It depends on your security requirements really.

If you want some hardcore security i'd consider something like a public key system, or something like a revolving token (ala secure_id from RSA).

If you want to protect your data from a casual browser, then a simple ROT13 scheme may be ok, but given the availability of cypher modules on CPAN and how easy they are to use, you've got a choice of a very wide range of very good cyphers. There is no point implementing a deliberately insecure "cypher" ala ROT13 IMO when all these others are available.

So, back to the original question, how to manage your keys. Well I guess it depends on the level of complexity you wish to maintain.

Key management in the most secure sense is difficult to get right, and some may say, it just cant be done. the difficulty comes with key distro, how can you ensure the key has not been intercepted? you cant, (unless you use the "in the research phase" quantum method (ie, the very act of viewing the key changes the stream making the indication the key has been previously viewed)).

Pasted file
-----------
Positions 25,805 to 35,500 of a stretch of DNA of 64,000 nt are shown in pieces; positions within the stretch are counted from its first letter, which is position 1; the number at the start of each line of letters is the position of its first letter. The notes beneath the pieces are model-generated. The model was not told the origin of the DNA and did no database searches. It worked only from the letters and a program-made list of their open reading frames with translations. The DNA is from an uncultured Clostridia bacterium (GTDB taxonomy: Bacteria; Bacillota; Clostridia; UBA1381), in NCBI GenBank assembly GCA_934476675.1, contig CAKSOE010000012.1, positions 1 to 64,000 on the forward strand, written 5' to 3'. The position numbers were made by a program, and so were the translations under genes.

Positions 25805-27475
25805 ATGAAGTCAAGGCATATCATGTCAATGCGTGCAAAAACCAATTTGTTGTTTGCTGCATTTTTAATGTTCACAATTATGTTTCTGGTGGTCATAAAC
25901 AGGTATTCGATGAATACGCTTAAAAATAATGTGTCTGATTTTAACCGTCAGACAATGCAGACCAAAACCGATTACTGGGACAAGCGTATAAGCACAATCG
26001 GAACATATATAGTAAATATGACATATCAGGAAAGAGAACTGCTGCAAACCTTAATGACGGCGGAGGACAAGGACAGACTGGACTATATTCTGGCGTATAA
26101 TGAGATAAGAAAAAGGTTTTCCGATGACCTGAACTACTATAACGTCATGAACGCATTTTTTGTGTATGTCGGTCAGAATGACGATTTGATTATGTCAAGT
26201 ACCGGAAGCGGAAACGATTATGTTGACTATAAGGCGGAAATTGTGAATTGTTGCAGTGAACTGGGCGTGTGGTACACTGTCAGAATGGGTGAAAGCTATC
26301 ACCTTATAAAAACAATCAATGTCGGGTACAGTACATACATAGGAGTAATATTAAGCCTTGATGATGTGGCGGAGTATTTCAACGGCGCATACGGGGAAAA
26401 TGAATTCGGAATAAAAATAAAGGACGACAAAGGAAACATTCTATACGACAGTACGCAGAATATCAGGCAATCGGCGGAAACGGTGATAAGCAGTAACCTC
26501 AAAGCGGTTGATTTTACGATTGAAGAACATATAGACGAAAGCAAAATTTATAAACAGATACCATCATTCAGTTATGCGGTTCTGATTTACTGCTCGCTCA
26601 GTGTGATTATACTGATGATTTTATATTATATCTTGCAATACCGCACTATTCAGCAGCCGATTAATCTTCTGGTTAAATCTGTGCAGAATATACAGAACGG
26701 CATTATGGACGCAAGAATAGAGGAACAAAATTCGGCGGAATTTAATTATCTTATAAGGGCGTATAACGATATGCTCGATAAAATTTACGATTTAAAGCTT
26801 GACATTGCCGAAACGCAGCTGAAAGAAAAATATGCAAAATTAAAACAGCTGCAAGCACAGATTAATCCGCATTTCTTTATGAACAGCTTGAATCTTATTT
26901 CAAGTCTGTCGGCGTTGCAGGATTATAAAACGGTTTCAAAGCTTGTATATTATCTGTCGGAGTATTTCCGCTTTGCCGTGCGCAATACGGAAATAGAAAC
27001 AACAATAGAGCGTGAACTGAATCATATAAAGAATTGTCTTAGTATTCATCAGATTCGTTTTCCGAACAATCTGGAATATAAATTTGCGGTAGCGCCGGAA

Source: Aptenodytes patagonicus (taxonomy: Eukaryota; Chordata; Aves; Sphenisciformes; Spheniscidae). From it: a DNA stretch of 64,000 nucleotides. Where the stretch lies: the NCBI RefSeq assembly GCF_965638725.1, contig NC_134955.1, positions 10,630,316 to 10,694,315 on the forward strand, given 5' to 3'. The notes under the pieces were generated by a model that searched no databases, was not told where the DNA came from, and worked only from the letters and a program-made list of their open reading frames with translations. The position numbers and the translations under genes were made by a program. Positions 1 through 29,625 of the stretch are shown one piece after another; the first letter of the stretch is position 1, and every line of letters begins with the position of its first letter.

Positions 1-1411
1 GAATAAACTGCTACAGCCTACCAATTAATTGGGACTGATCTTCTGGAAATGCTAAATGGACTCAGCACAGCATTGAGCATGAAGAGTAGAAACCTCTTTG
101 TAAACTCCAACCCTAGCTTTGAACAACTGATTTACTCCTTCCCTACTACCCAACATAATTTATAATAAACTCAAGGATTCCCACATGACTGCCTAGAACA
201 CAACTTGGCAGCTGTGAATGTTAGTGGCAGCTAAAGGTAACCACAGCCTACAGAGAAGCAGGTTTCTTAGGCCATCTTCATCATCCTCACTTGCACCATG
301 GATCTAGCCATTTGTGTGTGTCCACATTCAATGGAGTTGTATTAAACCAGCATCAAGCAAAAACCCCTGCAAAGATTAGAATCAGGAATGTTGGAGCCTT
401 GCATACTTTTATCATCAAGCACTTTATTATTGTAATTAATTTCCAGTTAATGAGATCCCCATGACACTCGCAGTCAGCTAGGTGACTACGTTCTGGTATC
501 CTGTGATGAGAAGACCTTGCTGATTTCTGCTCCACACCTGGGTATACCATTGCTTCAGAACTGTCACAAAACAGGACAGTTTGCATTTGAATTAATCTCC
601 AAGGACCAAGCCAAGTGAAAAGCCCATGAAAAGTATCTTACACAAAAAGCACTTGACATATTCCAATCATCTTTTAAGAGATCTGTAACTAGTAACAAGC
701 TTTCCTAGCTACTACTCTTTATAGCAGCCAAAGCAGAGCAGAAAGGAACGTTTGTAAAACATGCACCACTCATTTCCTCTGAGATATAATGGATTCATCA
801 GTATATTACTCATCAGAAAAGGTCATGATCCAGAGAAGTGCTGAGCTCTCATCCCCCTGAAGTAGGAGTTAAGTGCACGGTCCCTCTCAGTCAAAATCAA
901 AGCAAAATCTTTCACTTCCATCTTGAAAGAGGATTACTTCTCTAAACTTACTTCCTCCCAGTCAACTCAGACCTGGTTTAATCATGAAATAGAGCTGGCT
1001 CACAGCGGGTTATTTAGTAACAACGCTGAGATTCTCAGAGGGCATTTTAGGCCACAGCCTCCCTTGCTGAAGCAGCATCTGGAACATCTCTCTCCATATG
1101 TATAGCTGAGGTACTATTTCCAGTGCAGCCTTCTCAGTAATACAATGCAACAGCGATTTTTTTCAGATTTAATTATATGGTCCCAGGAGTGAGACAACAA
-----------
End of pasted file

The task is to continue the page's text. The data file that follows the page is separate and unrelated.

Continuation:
So, in a this case, you're data may not be that important, and so you may very well choose to use the same key for all crypts. Not very secure as once the key is compromised, then all your data is vulnerable.

Take it a step up and use a public key system, and keep the private key "somewhere safe" public key systems are typically harder to brut force than a symetric key system (such as DES, 3DES, blowfish, twofish etc etc).

One key for all? or different keys? if you choose a one key method, how are you going to manage the keys? a file? something offline? your biological memory? how automated does the solution need to be? It sounds to me like the solution may need full automation, and given the nature of the data (email addresses) it could be easier to use a single key.

If you keep your keys in a secure location (ie appropriate permissions on a file, it probably doesnt really matter if you use may keys or a single key, if you're automating it, its not going to be too much extra effort to manage multiple keys.

We havent even touched on other aspects of security, such as circumventing the cypher entirely by sniffing the network traffic, rubber hose cryptanalysis (probably not so appropriate in this situation), and other attack methods...

So, bottom line, as always, is it depends. It doesnt make life easier, but you should know your rquirements completely depend on your individual sutation.


In reply to Re: Safe symmetric encryption - Crypt::CBC + Crypt::Blowfish? by Ryszard
in thread Safe symmetric encryption - Crypt::CBC + Crypt::Blowfish? by diotalevi

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